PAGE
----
Examination of the relationship between germination efficiency and reproductive success using a simple model of seed population dynamics reveals that for short-lived seeds, opportunistic germination is required in order to facilitate population growth. For long-lived seeds, some inhibition of germination is required in order to achieve population growth. The simulation predicts that for plants growing in restrictive environments, germination frequencies should be low. For seeds which exhibit maternally-derived seasonal germination effects, physiological characteristics that facilitate growth under “off-season” conditions should be evident in the laboratory.
The germination response of Arabidopsis thaliana accessions is consistent with the predictions made by the simulation analysis. Cvi, which was collected from a restrictive climate, showed extreme germination delay. Col-O, Ler and No-O all showed the high germination efficiency predicted for their more favorable habitat. No-O and Cvi both exhibited tolerance to high-temperature, high-humidity storage. In No-O, a positive correlation between season of seed production and germination efficiency was dependent on the maternal parent in F1 hybrids in a Cvi X No-O reciprocal cross.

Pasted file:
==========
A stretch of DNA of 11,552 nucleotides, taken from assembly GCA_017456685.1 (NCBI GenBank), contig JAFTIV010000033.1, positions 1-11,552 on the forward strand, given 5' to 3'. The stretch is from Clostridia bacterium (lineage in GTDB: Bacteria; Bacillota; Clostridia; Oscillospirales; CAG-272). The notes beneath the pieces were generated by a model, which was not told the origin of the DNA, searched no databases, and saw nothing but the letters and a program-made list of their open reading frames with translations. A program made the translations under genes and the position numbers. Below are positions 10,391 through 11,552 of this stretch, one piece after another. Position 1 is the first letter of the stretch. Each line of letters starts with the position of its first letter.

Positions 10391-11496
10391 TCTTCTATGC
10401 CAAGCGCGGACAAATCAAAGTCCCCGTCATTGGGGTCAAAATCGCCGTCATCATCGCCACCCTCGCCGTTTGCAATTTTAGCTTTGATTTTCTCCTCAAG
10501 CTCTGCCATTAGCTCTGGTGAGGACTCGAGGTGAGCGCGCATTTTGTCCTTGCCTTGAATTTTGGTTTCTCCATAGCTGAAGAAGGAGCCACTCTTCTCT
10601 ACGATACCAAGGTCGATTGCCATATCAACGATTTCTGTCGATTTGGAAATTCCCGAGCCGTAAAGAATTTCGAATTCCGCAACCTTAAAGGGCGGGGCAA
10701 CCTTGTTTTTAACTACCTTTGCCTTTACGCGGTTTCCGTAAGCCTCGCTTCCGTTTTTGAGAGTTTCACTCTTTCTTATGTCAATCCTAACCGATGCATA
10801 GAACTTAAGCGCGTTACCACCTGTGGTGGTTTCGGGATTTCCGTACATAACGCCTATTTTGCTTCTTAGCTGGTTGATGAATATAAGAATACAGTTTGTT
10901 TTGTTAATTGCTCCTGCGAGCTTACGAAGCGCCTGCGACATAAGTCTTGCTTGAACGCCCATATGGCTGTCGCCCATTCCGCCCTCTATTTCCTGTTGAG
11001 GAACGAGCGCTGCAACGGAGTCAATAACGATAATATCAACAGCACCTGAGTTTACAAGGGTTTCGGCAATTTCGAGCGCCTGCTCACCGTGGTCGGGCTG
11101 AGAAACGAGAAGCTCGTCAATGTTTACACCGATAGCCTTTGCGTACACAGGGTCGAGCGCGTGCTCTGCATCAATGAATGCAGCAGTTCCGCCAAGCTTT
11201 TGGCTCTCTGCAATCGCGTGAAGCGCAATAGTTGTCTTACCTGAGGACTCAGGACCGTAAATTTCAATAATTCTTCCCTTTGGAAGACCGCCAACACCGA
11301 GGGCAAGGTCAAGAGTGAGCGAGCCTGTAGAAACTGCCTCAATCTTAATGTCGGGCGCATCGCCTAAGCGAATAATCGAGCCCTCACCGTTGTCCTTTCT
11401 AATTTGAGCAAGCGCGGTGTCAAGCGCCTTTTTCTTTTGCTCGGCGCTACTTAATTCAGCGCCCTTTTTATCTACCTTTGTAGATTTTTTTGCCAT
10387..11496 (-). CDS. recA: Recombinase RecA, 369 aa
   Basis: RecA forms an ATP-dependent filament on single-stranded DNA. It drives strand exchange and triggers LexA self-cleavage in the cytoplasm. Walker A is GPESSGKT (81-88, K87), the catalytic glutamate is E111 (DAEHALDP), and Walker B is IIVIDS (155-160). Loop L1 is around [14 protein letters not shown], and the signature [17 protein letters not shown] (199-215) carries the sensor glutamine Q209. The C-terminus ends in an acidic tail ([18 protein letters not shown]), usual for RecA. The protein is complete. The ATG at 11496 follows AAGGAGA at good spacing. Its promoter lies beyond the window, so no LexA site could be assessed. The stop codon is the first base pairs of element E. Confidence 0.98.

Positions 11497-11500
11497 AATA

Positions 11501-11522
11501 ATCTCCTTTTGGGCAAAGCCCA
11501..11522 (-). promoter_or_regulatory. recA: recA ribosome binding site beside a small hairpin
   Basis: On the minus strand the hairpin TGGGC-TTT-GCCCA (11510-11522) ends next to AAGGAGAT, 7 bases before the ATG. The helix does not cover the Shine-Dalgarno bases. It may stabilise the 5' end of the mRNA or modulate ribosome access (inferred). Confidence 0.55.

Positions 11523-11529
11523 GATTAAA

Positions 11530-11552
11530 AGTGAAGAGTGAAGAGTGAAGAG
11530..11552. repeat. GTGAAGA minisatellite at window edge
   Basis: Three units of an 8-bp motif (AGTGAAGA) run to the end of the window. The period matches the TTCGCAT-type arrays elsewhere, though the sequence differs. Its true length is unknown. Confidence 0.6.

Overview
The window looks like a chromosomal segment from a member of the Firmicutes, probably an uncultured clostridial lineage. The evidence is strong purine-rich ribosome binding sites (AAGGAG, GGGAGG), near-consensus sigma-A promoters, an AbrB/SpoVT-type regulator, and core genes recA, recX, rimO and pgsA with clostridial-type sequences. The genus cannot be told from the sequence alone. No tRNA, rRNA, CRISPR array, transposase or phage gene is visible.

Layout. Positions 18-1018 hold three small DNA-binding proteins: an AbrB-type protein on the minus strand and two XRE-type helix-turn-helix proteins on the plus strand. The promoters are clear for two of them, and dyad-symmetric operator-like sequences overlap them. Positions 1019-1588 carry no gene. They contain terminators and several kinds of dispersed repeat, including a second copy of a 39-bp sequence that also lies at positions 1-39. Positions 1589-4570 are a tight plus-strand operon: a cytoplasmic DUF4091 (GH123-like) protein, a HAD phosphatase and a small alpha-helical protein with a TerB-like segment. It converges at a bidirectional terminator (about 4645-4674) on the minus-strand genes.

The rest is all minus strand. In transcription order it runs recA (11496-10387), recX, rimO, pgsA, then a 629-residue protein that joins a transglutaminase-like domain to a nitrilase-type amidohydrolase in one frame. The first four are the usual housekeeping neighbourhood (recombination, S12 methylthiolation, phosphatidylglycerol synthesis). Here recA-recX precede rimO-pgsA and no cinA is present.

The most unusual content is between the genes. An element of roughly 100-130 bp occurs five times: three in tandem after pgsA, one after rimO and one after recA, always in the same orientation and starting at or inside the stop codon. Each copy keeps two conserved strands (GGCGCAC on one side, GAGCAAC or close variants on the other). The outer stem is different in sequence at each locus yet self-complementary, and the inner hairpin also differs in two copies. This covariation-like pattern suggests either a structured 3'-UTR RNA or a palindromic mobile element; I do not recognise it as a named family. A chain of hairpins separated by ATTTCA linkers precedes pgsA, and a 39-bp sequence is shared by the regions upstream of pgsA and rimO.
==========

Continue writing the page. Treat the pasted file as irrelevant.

QTL analysis in 160 Ler/Cvi recombinant inbred lines reveals that Cvi's delay phenotype is conferred in 12-week old seeds by a single locus on chromosome 5, called Germination Delay 1 ( GD1). In 60-week seeds, an additional novel locus on Chromosome 3 (GD2) is required for the most extreme delay phenotype. The overall lower mean 48-hour germination frequency of the 60=week old lines is the result of a single Ler-derived locus (GD3) that lies 3 cM to the left of the peak of the GD1 locus. Annotation of GD1 reveals that this locus is potentially distinct from the after-ripening gene DOG1.
The model of seed population dynamics presented here made two predictions regarding seed adaptation under limiting and intermittently catastrophic environmental conditions: (a) low germination efficiency under restrictive conditions and (b) the necessity for consistent off-season seed production for short-lived seeds. Each of these predictions is evident physiologically and genetically in a panel of four Arabidopsis thaliana accessions.
|Advisor:||Cattolico, Rose Ann|
|School:||University of Washington|
|School Location:||United States -- Washington|
|Source:||DAI-B 70/09, Dissertation Abstracts International|
|Keywords:||Germination delay, Opportunistic germination, Seed adaptation, Seed populations|
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